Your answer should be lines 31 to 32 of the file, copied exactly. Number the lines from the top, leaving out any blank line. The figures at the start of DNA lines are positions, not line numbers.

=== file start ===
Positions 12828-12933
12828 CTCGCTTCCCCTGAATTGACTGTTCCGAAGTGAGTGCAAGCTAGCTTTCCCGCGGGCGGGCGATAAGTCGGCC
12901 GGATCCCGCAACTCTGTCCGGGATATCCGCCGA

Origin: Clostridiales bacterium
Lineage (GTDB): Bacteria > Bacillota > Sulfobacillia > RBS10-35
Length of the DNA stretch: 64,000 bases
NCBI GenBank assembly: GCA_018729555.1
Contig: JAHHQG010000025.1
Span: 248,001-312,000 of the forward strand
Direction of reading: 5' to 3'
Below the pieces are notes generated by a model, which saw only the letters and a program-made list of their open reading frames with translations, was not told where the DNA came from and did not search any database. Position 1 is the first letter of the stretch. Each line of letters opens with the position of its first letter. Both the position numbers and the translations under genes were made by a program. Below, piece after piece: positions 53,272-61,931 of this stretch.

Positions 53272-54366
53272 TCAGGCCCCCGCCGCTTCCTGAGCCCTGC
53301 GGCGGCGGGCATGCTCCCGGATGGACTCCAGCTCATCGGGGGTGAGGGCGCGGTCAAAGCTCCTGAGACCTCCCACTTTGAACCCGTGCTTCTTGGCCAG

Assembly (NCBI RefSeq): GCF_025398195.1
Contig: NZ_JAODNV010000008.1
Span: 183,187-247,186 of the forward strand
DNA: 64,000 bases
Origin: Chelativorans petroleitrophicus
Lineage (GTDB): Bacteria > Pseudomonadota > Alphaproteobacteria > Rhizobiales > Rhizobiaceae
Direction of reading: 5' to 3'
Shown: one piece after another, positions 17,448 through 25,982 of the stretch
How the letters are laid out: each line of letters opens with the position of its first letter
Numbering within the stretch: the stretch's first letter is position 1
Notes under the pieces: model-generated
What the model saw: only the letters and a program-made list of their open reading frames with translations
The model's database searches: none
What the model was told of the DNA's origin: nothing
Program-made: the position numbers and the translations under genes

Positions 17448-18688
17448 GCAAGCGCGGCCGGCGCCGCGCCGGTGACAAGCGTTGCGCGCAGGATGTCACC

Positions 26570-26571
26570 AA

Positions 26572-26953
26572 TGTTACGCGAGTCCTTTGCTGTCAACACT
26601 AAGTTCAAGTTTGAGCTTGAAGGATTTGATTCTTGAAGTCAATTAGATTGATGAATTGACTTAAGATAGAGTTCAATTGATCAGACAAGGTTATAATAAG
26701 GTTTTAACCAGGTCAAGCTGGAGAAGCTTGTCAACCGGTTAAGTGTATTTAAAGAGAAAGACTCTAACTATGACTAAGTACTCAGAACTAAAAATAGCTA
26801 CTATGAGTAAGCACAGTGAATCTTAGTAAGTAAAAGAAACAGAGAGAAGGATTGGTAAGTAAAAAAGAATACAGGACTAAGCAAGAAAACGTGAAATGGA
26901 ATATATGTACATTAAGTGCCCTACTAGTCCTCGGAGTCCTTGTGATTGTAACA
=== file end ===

17448 GCAAGCGCGGCCGGCGCCGCGCCGGTGACAAGCGTTGCGCGCAGGATGTCACC

Positions 26570-26571